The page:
PYMNTS MonitorEdge May 2024

eCosmetics Co-Founder Bridges the Trust Gap for Online Beauty Shoppers

As beauty brands look for ways to gain digital shoppers without being able to offer in-store product trials, eCosmetics is seeing sampling prove vital to winning over new customers.

Alex Irvin, co-founder at the online retailer, which sells beauty and personal care products, explained in an interview with PYMNTS how brands have been getting generous with their sampling to acquire new shoppers digitally.

“It’s tough for a little sample,” Irvin said. “A little vial of skincare, for instance, is not going to do anything. You have to use it for a month before you see any effect. So, these independent, smaller beauty brands are giving us full-sized units to give out to our customers with a regular purchase. We see pretty good uptake and brand recognition and reorder after that. Really, the hardest thing for those people is getting the product into the hands of the customer.”

He noted that it is not enough just for brands to give away their products. Shoppers also need to trust the retailer that they are getting those samples from to be willing to try them on their skin.

“If you don’t trust who you’re buying from, then you’re not going to try something new,” Irvin said.

Once that trust threshold is passed, consumers are willing to buy beauty and skincare products digitally. The PYMNTS Intelligence report “Tracking the Digital Payments Takeover: Catching the Coming eCommerce Wave,” which surveyed over 2,600 U.S. consumers, found that 39% of online shoppers expressed a strong likelihood of increasing their online purchases of health and beauty products in the next year. The figure surpassed that of any other product category.

Plus, the 2023 PYMNTS Intelligence study “Changes in Grocery Shopping Habits and Perception,” based on a survey of over 2,400 U.S. consumers, revealed that nearly half of all shoppers are reducing their in-store purchases of personal and healthcare products. Additionally, 48% of those who buy these items do not purchase them in physical stores.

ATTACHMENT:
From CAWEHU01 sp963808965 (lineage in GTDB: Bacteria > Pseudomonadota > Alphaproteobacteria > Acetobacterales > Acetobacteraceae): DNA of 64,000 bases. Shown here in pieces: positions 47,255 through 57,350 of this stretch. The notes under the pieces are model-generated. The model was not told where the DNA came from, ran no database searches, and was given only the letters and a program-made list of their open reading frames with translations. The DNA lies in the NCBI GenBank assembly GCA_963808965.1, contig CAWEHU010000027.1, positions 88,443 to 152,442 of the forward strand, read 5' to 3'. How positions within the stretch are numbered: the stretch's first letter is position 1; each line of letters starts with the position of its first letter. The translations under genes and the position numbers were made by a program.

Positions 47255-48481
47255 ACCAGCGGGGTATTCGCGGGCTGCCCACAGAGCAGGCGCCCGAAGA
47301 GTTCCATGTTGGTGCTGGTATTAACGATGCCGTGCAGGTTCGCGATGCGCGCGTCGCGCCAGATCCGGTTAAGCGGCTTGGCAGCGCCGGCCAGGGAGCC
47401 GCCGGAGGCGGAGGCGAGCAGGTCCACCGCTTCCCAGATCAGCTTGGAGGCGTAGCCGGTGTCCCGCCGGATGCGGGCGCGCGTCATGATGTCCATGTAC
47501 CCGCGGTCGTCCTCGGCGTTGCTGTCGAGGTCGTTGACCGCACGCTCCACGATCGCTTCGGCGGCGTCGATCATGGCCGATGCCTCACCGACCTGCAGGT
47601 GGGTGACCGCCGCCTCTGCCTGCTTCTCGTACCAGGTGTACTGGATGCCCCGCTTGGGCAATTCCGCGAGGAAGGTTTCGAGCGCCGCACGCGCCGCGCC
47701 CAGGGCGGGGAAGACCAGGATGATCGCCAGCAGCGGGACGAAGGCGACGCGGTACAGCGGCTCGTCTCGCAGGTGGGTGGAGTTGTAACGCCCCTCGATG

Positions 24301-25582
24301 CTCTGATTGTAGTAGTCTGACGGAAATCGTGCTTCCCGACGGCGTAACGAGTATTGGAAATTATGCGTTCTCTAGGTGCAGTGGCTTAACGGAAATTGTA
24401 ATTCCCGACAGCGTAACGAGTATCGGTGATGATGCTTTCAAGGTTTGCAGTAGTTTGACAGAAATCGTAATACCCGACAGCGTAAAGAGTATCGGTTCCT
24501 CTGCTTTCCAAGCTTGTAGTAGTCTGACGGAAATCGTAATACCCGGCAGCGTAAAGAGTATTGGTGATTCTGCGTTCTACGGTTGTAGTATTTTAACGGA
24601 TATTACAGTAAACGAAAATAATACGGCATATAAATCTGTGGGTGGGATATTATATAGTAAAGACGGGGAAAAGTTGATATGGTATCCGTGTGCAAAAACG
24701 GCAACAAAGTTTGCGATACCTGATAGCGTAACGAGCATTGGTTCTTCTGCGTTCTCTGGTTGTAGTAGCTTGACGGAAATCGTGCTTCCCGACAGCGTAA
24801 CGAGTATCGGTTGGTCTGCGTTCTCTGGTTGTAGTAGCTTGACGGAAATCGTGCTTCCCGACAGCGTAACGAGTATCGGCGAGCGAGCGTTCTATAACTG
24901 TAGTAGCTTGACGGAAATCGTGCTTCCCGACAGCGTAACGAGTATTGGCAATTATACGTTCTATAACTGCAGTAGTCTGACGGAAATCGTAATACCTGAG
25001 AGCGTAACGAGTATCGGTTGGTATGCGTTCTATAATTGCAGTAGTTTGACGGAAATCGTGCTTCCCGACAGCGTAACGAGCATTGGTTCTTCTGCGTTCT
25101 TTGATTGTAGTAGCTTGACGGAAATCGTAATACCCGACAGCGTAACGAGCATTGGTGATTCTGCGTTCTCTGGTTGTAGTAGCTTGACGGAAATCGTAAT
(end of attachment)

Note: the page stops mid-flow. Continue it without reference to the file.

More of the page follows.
Overall, beauty shoppers are bucking trends in terms of how inflation is influencing consumers’ spending decisions. In general, research from the February/March installment of the PYMNTS Intelligence “New Reality Check: The Paycheck-to-Paycheck Report” series revealed that consumers are more likely to cut back on how many retail products they are buying than to trade down to lower-quality products. The study found that 60% of the more than 4,200 U.S. consumers surveyed were pulling back on nonessential retail purchases because of inflation, while less than half had switched to cheaper products.

In cosmetics, Irvin said, the opposite is true. “The majority” of people, he asserted, opt for lower-priced brands, unwilling to cut a given makeup product out of their routine entirely.

“It’s called the lipstick effect, where people just simply are not going to stop buying lipstick, but what they do, what we’ve seen, is that maybe they’re not going to buy the $30. Maybe they’re going to buy the $15,” Irvin said.

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